“Nothing is ever as good or as bad as it seems” - Scott Galloway, The Algebra of Happiness
Throughout US financial history, there have been countless episodes of recessions, bank runs and panics, as well as booms, never ending bull markets and outright euphoria. At the depths of the bad times, there is an abundance of negativity that makes us feel like the market will never recover. In good times, overwhelming excitement and optimism can convince us that the market can never go down. During the last three years we have experienced both, and the emotional rollercoaster can take its toll over time.
After studying history, a clear lesson emerges: Nothing is ever as good or as bad as it seems.
In 2009, there were articles written in major publications on how the world would carve up the United States following the inevitable meltdown of our financial system. China would stake its claim on the west coast, Russia would take over Alaska, and Europe would assume the east coast. Obviously, this never happened.
At the onset of the pandemic, economists were forecasting a decade of financial destruction. To date, nearly 7 million people died from Covid, and global trade was essentially halted for 6-9 months. Given these facts, a rational observer was not likely to predict we would have one of the quickest recoveries in history, to be followed by another year of growth. Yet it happened.
During the early 2000’s internet boom, no price was too high for stocks that had a “.com” in their name. The boom started in 1998, and lasted 2 years until its peak in March 2000. The unwinding took three years, and at the bottom, a common belief was that the internet was a fad and would fade away.
Before the dot com bubble, there was the Nifty Fifty in the 1970’s. These stocks were widely regarded as long term buy and hold growth stocks, and (for their time) went viral. Their popularity fueled a boom in the market from 1970-72, and their downfall led to the market crash of 1973-74.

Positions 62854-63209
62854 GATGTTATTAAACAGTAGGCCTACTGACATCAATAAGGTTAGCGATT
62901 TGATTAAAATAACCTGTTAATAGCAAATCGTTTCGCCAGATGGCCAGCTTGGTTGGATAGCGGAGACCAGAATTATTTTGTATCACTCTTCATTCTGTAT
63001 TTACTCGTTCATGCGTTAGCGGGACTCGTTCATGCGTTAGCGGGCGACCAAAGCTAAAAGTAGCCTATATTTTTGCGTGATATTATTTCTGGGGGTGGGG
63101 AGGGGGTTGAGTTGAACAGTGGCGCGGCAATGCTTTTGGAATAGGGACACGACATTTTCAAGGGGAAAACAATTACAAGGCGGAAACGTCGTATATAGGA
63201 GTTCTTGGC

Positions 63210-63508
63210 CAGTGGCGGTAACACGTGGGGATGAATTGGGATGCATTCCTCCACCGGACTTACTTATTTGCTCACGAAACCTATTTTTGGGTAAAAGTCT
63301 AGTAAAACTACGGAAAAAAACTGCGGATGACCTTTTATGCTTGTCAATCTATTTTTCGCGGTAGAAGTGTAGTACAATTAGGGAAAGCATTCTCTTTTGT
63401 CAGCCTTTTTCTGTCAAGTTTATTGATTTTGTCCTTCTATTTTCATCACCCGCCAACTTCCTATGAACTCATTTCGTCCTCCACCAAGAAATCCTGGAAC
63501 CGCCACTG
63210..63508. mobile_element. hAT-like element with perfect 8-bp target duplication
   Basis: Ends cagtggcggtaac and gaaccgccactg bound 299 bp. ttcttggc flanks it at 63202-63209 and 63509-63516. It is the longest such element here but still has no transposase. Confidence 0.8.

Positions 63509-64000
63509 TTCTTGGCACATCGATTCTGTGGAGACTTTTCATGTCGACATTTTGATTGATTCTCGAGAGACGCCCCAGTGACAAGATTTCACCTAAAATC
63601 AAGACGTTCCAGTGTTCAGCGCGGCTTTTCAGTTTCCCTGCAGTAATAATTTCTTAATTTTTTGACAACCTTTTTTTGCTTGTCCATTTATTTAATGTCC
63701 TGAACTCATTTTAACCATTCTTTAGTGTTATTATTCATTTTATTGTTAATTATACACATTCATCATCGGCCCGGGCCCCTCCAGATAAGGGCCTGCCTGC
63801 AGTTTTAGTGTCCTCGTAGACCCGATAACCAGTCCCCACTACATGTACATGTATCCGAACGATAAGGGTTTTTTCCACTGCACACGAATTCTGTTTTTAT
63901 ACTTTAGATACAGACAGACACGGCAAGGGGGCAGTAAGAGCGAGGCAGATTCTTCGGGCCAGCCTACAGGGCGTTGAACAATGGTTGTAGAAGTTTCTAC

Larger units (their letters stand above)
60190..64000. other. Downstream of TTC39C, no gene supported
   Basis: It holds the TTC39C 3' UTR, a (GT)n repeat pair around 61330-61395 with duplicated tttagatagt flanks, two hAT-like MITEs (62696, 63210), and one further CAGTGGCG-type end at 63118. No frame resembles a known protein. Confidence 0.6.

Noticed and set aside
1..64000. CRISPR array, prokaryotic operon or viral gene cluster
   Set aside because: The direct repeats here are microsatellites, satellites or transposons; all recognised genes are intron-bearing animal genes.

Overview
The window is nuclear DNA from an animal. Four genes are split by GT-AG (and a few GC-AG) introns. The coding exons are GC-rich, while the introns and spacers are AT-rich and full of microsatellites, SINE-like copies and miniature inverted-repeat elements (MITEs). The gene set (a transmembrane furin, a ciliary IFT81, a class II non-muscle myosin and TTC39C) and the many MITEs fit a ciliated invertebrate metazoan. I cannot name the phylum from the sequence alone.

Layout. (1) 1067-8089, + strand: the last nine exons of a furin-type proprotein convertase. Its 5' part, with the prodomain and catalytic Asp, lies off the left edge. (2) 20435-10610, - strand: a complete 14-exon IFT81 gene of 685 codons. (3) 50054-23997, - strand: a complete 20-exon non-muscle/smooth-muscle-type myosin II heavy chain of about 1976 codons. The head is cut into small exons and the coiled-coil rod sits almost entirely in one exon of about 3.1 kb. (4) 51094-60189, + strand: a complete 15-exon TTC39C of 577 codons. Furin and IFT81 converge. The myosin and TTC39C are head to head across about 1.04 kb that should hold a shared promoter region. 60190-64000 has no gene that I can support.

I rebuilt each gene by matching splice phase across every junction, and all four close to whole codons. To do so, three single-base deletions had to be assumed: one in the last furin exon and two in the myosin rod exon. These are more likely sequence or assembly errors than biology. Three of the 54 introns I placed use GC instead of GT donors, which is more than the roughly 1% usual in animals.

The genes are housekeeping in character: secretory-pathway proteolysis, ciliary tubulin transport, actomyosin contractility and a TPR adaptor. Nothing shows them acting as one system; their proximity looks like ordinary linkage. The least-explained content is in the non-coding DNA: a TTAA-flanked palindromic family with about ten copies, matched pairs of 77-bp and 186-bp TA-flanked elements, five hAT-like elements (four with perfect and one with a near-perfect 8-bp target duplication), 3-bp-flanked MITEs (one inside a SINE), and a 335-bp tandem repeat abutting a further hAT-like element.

Taking us back to today, we are in a time of uncertainty, especially with areas of the financial sector and geopolitics. This recent string of bad news, after more than a year of declining markets, can make any long-term investor start to question things. We are likely not out of the woods yet, however at the same time, history has shown repeatedly that things are likely not as bad as they seem. Now more than ever, we need to remain focused on the long-term trajectory of the markets and remember that short-term volatility is part of the process. As always, please reach out to us if you have any questions!
Citrus Wealth Management
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Any opinions are those of Citrus Wealth Management and not necessarily those of Raymond James. Expressions of opinion are as of this date and are subject to change without notice. There is no guarantee that these statements, opinions or forecasts provided herein will prove to be correct. Investing involves risk and investors may incur a profit or loss regardless of strategy selected.